The Effect of Corporate Governance on High Frequency Trading Habits

by Jennifer Gorton for The Race to the Bottom, October 15th, 2010.

The days of calling your broker to place a trade over the phone are over.  In fact, the new breed of Wall Street traders that are under 30 years old have probably never placed a trade over the phone.  In today’s trading world, billions of dollars are moved in financial markets with the click of a mouse.  This transition to electronic trading has made many market operations more efficient, but it has not come without costs.

The rise of technology and electronic trading has helped birth an entirely new method of trading—high frequency trading.  In high frequency trading, traders will hold trades for anywhere from a few seconds to mere milliseconds.  These trades happen so fast that humans could never execute them; instead, they are run by million dollar computers.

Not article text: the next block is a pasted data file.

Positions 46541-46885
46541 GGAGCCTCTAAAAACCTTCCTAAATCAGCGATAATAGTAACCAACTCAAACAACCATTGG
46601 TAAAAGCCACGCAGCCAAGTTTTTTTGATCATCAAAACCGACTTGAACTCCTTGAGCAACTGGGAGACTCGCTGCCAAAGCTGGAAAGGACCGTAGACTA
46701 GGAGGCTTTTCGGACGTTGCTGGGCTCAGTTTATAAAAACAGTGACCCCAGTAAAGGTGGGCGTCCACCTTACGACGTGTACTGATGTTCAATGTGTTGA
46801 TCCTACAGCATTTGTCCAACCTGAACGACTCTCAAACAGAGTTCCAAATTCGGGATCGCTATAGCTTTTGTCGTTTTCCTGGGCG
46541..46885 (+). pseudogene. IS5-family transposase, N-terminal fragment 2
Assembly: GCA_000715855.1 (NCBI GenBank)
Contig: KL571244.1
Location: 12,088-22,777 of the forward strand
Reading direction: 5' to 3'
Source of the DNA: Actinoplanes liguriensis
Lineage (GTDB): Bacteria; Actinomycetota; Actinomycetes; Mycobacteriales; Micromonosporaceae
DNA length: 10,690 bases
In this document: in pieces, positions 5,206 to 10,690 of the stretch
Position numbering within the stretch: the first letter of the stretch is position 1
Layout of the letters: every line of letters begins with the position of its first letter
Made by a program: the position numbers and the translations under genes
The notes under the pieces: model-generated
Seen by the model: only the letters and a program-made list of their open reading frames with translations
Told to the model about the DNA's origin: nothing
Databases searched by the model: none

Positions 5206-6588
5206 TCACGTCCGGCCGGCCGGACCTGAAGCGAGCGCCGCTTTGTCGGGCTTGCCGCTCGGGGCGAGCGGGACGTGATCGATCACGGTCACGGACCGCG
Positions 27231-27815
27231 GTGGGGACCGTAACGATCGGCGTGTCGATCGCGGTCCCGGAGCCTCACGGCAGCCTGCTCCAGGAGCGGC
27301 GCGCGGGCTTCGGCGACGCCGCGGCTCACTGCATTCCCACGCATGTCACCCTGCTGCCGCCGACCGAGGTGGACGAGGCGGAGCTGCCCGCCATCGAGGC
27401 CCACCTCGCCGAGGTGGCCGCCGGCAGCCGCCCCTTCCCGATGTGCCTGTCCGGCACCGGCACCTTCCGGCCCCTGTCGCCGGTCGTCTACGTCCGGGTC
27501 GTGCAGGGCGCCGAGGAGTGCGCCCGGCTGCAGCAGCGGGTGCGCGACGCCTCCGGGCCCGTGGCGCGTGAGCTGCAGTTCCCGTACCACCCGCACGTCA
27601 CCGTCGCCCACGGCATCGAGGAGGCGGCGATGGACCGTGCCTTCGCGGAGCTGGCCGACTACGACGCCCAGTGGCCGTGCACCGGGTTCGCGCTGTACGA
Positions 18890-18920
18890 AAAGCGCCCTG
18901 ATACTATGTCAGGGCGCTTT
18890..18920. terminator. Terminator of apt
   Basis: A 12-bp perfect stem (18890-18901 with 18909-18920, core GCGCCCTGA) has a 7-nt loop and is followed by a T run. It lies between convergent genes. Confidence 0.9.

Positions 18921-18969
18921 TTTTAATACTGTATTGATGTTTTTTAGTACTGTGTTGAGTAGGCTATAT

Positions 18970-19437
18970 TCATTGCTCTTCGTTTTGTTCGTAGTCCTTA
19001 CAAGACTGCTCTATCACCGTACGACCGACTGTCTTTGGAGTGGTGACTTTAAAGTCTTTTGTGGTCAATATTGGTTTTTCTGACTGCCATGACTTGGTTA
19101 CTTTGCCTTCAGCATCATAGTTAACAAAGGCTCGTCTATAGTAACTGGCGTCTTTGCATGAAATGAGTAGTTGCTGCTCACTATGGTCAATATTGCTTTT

Unfortunately for Wall Street traders, many economists and financial analysts are blaming high frequency trading for several major catastrophes over the last two years in financial markets.  The largest one is the Flash Crash that occurred in May 2010 as the stock market plunged nearly 1,000 points in a few minutes before recovering much of its losses in the next hour.

That day made it clear that high frequency electronic trading could be extremely dangerous, and, therefore, the scrutiny has intensified.  Lawmakers in Washington are pushing for much stronger regulation concerning high frequency trading; they have already passed laws that have made this style of trading more difficult, including the inability to hedge, or hold simultaneous long and short positions in one asset. (continue reading… )

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